Why Apologetics Has a Bad Name
In the updated Evidence that Demands a Verdict, my father and I lay out some of the most recent and compelling historical evidence for the Christian faith. And yet before we present the evidence, we offer some reasons why many Christians dismiss apologetics entirely. The goal of this post is to show that while some people have certainly misused apologetics, there is still a vital need for its proper use today.
There are a number of reasons why people dismiss apologetics. Some comes from a lack of understanding the nature, role, and importance of apologetics. Others lie at the hands of apologists themselves.
Apologists often overstate their case. There is a huge temptation to overstate the evidence for the Bible, intelligent design, the resurrection of Jesus or any other apologetic issue. I have succumbed to this myself. In our eagerness to convince non-believers, or our desire to strengthen fellow Christians, we can all fall prey to the temptation to state things more certainly than they may be. In our information age, people have access to counterarguments and perspectives at the tip of their fingers. We also live in a skeptical age where people who say things with dogmatism are often considered suspect. This does not mean the evidence for Christianity is not compelling. It is. But there are smart, thoughtful people that disagree. And we must acknowledge this, or we’ll set up people—especially young people—for failure.
Apologists often do not speak with gentleness, love and respect. A few years ago, I had a public debate with a skeptic on the question of God and morality. As part of my preparation, I listened to many debates from Christians. Although I won’t mention any names, there were a handful of Christian debaters that honestly made me cringe at how they treated their opponents. One debater (the head of a well-known apologetics ministry that will remain anonymous) demeaned and personally attacked his opponent. I even showed the video to my wife and she was appalled at his antics and behavior. But it’s not just public figures that act this way. We probably all have an example of some overly eager apologist who was unnecessarily argumentative rather than loving. If this is you, PLEASE STOP because you are giving Christianity and apologetics an unnecessarily bad name. I often tell my students that if they can’t speak the truth in love, then don’t even bother to speak truth.
Apologists are often not emotionally healthy. Youth expert Mark Matlock wrote a compelling essay about apologetics and emotional development for my book Apologetics for a New Generation. In it, he argued that apologetics often attracts people who have been emotionally hurt, and in turn, who use apologetics to hurt other people. He’s absolutely right. As Rick Warren has said, “Hurt people, hurt people.” There is power in knowledge. And many people seek power by gaining more information so they can control and even humiliate other people. If you are an apologist, I encourage you to ask yourself some deep questions: Why (honestly) are you an apologist? Is your heart genuinely broken for non-Christians? Do you pray for humility and guidance in your research and conversations with both Christians and non-Christians? I hope so.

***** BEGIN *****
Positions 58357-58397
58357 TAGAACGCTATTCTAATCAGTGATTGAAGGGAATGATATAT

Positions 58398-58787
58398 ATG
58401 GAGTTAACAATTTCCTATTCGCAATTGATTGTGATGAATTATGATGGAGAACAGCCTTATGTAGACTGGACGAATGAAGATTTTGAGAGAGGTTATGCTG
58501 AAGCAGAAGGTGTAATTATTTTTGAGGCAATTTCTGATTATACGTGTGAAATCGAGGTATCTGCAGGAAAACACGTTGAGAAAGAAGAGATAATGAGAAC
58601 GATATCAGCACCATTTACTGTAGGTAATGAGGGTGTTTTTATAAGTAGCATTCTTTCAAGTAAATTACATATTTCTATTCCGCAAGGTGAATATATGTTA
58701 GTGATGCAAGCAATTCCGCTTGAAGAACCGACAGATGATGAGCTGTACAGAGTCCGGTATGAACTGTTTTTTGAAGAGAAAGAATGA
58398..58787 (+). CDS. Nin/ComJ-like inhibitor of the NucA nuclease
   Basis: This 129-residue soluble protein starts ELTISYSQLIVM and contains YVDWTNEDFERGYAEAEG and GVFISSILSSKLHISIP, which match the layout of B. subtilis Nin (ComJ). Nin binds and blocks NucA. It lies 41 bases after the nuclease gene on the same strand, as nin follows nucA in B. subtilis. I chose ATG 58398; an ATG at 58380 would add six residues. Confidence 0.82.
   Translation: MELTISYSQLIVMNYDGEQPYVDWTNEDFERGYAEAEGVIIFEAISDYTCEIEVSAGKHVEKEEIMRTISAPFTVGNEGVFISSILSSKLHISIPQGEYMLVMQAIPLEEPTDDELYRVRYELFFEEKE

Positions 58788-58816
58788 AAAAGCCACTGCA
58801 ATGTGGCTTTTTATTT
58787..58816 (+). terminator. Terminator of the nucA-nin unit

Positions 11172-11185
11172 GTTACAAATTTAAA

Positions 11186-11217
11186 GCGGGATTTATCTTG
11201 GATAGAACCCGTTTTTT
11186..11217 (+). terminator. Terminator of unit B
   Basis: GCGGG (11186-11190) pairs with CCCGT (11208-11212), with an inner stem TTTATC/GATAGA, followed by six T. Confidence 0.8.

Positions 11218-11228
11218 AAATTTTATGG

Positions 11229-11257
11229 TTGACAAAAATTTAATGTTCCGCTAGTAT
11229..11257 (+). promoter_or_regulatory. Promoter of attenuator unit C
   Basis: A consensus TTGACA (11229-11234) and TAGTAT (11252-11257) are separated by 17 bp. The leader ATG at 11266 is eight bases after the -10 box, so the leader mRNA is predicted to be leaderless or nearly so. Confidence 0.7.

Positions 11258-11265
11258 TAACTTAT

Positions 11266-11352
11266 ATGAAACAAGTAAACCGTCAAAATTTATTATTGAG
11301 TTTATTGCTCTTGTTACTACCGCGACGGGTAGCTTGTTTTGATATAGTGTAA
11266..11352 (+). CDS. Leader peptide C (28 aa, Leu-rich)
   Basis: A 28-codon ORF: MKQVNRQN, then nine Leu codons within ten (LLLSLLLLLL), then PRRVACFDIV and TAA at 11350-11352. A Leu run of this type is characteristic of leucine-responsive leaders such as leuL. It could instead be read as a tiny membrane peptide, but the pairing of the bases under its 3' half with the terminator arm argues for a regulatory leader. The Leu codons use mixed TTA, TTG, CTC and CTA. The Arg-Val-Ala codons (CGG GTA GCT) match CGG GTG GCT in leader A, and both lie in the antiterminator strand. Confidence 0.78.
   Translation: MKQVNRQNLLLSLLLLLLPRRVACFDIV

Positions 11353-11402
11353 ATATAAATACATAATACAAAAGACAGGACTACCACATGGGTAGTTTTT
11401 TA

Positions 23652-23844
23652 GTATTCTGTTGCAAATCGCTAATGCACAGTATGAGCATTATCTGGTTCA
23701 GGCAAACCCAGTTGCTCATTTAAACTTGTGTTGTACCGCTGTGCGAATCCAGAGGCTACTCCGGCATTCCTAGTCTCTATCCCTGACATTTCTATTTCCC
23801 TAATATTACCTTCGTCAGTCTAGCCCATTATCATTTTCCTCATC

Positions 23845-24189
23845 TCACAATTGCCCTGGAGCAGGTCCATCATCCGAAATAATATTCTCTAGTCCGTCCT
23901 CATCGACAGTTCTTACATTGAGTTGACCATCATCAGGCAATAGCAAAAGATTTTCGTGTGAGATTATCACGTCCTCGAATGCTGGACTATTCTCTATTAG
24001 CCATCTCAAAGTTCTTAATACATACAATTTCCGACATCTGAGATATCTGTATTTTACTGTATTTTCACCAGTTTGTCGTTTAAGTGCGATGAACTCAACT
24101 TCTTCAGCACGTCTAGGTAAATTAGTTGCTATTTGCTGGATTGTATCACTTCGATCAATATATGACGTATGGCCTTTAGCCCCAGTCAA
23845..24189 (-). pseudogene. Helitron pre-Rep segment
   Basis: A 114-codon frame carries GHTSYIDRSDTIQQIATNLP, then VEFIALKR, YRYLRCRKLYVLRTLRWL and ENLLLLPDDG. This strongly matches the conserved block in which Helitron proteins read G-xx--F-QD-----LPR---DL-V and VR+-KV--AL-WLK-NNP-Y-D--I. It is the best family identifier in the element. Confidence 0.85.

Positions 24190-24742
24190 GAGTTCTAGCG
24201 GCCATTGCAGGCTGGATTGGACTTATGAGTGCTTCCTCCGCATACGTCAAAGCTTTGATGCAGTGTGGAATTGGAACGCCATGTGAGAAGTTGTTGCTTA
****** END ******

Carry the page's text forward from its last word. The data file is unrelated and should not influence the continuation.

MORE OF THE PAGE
Apologetics is often done in a cold, mechanical and rationalistic manner. Many of us think of apologetics as the impersonal deliverance of facts meant to convince people rationally that Christianity is true—as if people are simply robots that conform to whatever is most reasonable! Apologetics is often void of emotion, passion, and good old-fashioned storytelling. Apologetics is often seen as a narrow discipline for lawyers and doctors. But this is not apologetics. It does (or should) engage the mind but through the heart, passions, and emotions. C.S. Lewis beautifully modeled this approach with his use of fiction. Insofar as apologetics is viewed as simply rationalistic, it will fail to captivate people.
The issue is not really apologists versus non-apologists. C.S. Lewis was right that we are all apologists. The question is just how effective of an apologist we are. So, besides these four points, what other reasons are there for why apologetics has a bad name in some circles of Christianity? I’d love to know your thoughts. And more importantly, what can we do about it?
Sean McDowell, Ph.D. is a professor of Christian Apologetics at Biola University, best-selling author, popular speaker, part-time high school teacher, and the Resident Scholar for Summit Ministries, California. Follow him on Twitter: @sean_mcdowell and his blog: seanmcdowell.org.